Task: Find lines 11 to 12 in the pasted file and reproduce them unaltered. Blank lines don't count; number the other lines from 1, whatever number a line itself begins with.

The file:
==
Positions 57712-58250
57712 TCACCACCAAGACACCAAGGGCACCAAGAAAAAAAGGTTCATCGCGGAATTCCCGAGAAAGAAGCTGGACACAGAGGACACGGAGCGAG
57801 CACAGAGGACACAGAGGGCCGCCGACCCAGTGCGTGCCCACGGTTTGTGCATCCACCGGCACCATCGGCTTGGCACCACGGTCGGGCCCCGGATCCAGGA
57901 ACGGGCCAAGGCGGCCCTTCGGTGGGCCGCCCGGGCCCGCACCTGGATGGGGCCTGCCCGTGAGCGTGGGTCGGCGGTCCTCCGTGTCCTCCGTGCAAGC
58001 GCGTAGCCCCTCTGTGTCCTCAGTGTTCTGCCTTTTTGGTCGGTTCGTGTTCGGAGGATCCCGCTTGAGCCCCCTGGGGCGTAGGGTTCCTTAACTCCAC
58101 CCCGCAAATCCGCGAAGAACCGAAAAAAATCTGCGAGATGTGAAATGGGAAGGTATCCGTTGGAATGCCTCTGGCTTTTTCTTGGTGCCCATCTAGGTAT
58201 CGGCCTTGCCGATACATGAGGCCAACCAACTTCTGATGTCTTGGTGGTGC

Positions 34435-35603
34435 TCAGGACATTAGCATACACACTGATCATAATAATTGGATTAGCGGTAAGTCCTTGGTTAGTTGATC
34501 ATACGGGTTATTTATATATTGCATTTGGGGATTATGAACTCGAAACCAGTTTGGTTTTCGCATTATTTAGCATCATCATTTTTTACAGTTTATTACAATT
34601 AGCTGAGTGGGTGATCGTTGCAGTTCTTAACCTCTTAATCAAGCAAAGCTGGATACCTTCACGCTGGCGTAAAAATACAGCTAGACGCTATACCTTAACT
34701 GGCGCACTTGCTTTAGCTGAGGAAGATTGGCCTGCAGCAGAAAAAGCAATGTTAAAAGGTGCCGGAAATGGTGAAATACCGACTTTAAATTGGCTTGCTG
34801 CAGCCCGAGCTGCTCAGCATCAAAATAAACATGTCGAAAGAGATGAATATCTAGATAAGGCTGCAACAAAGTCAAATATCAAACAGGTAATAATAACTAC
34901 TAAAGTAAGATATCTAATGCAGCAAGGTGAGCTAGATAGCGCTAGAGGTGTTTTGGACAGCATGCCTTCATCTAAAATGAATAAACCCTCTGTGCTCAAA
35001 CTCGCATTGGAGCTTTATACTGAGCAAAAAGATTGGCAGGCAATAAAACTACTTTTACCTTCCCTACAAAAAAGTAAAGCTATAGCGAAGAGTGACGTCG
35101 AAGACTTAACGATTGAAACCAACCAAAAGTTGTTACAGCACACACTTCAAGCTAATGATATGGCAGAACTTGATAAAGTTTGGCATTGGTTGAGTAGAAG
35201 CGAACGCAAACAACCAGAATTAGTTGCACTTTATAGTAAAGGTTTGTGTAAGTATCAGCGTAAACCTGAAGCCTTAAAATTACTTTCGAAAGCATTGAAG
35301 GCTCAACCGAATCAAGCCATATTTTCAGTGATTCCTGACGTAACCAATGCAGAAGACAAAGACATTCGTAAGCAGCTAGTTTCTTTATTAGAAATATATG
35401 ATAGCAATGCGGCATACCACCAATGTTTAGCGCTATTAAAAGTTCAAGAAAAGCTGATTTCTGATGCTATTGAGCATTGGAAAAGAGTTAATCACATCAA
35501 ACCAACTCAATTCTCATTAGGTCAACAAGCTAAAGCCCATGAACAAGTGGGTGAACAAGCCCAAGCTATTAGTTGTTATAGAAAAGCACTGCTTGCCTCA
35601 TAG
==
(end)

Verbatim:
34601 AGCTGAGTGGGTGATCGTTGCAGTTCTTAACCTCTTAATCAAGCAAAGCTGGATACCTTCACGCTGGCGTAAAAATACAGCTAGACGCTATACCTTAACT
34701 GGCGCACTTGCTTTAGCTGAGGAAGATTGGCCTGCAGCAGAAAAAGCAATGTTAAAAGGTGCCGGAAATGGTGAAATACCGACTTTAAATTGGCTTGCTG